Optimizing Patient Adverse Drug Reaction History Through the Use of Structured Open Ended Questions

Persistent Link:
http://hdl.handle.net/10150/614206
Title:
Optimizing Patient Adverse Drug Reaction History Through the Use of Structured Open Ended Questions
Author:
Choe, David; Stevens, Matthew; Summy, Christina; Herrier, Richard
Affiliation:
College of Pharmacy, The University of Arizona
Issue Date:
2014
Rights:
Copyright © is held by the author.
Collection Information:
This item is part of the Pharmacy Student Research Projects collection, made available by the College of Pharmacy and the University Libraries at the University of Arizona. For more information about items in this collection, please contact Jennifer Martin, Associate Librarian and Clinical Instructor, Pharmacy Practice and Science, jenmartin@email.arizona.edu.
Publisher:
The University of Arizona.
Abstract:
Specific Aims: To assess if the use of three targeted open ended questions elicited more adverse drug reactions (ADRs) and allergies than found in the electronic medical record. Subjects: Inpatients at the University of Arizona Medical Center (UAMC) in Tucson, AZ that were 18 years or older and agreed to participate in the study. Methods: Data was collected using a verbal questionnaire. Each patient was asked the exact same three open ended questions in the same order by the one student to determine the number of ADRs the patient has had. The patient’s electronic medical record at UAMC was used to determine the number of ADRs documented. The number of ADRs elicited by the two methods were documented and compared using statistical analysis. No demographic variables were collected in this study. Main Results: A total of 58 patients at UAMC agreed to participate in our study by answering three targeted open ended questions. Overall the use of the three open ended question did elicit more ADRs (mean = 1.12) than listed on their electronic medical record which were elicited by asking one closed ended question (mean = 0.91). However, the results were not statistically significant (p-value = 0.57). Conclusion: The use of three targeted open ended questions appears to elicit a similar number of ADRs compared to the number of ADRs listed in the patient’s electronic medical record.
Description:
Class of 2014 Abstract
Keywords:
University of Arizona Medical Center (UAMC); Adverse Drug Reaction; patient
Advisor:
Herrier, Richard

Full metadata record

DC FieldValue Language
dc.contributor.advisorHerrier, Richarden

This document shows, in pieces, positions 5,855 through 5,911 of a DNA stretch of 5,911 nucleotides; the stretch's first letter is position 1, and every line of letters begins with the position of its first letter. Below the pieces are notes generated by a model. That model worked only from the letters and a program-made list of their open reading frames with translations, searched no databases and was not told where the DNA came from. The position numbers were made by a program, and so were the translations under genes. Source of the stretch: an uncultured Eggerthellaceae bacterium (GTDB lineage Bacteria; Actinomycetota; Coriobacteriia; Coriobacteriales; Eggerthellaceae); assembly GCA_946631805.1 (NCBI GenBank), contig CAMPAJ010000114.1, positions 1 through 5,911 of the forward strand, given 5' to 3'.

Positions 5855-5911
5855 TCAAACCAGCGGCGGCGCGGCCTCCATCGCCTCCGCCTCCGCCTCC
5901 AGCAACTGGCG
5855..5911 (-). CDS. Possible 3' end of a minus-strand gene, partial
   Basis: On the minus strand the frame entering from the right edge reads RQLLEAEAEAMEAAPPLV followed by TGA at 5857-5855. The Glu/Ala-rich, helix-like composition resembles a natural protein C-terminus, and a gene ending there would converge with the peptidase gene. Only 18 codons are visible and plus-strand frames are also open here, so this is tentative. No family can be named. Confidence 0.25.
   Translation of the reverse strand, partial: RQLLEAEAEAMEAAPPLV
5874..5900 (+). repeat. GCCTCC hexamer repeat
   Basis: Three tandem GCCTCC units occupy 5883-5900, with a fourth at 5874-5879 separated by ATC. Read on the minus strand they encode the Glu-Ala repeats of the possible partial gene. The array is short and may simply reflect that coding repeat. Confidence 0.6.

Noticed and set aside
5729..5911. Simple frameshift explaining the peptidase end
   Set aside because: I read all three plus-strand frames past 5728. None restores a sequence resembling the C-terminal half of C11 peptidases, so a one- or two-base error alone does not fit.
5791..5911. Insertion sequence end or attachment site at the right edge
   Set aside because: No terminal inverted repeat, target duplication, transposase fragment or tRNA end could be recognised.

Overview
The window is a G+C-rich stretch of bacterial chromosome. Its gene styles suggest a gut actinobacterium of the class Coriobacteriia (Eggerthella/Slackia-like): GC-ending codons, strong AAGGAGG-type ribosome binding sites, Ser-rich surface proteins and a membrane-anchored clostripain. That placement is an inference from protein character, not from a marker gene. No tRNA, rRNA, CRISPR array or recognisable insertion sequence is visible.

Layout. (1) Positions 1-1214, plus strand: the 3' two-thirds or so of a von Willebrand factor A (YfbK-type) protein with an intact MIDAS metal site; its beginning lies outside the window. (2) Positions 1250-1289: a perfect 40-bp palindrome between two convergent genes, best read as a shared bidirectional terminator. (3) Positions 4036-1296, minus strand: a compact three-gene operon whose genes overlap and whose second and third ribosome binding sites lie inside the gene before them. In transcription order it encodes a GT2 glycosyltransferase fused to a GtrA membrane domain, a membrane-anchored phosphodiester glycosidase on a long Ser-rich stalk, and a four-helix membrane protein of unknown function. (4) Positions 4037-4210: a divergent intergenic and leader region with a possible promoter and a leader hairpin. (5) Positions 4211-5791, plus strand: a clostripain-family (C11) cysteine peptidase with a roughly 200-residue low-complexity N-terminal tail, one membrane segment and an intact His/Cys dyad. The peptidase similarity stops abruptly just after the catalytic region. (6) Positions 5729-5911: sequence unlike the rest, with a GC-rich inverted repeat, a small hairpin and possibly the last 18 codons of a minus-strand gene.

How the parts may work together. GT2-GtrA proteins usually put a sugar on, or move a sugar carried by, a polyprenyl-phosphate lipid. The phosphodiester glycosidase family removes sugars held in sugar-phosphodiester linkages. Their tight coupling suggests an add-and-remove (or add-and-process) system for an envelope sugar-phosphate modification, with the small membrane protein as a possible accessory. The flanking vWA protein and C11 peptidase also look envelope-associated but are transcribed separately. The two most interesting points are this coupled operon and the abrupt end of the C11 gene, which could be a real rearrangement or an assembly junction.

dc.contributor.authorChoe, Daviden
dc.contributor.authorStevens, Matthewen
dc.contributor.authorSummy, Christinaen
dc.contributor.authorHerrier, Richarden
dc.date.accessioned2016-06-22T19:26:05Z-
dc.date.available2016-06-22T19:26:05Z-
dc.date.issued2014-
dc.identifier.urihttp://hdl.handle.net/10150/614206-
dc.descriptionClass of 2014 Abstracten
dc.description.abstractSpecific Aims: To assess if the use of three targeted open ended questions elicited more adverse drug reactions (ADRs) and allergies than found in the electronic medical record. Subjects: Inpatients at the University of Arizona Medical Center (UAMC) in Tucson, AZ that were 18 years or older and agreed to participate in the study. Methods: Data was collected using a verbal questionnaire. Each patient was asked the exact same three open ended questions in the same order by the one student to determine the number of ADRs the patient has had. The patient’s electronic medical record at UAMC was used to determine the number of ADRs documented. The number of ADRs elicited by the two methods were documented and compared using statistical analysis. No demographic variables were collected in this study. Main Results: A total of 58 patients at UAMC agreed to participate in our study by answering three targeted open ended questions. Overall the use of the three open ended question did elicit more ADRs (mean = 1.12) than listed on their electronic medical record which were elicited by asking one closed ended question (mean = 0.91). However, the results were not statistically significant (p-value = 0.57). Conclusion: The use of three targeted open ended questions appears to elicit a similar number of ADRs compared to the number of ADRs listed in the patient’s electronic medical record.en
dc.language.isoen_USen
dc.publisherThe University of Arizona.en
dc.rightsCopyright © is held by the author.en
dc.subjectUniversity of Arizona Medical Center (UAMC)en
dc.subjectAdverse Drug Reactionen
dc.subjectpatienten
dc.titleOptimizing Patient Adverse Drug Reaction History Through the Use of Structured Open Ended Questionsen_US
dc.typetexten
dc.typeElectronic Reporten
dc.contributor.departmentCollege of Pharmacy, The University of Arizonaen
dc.description.collectioninformationThis item is part of the Pharmacy Student Research Projects collection, made available by the College of Pharmacy and the University Libraries at the University of Arizona. For more information about items in this collection, please contact Jennifer Martin, Associate Librarian and Clinical Instructor, Pharmacy Practice and Science, jenmartin@email.arizona.edu.en
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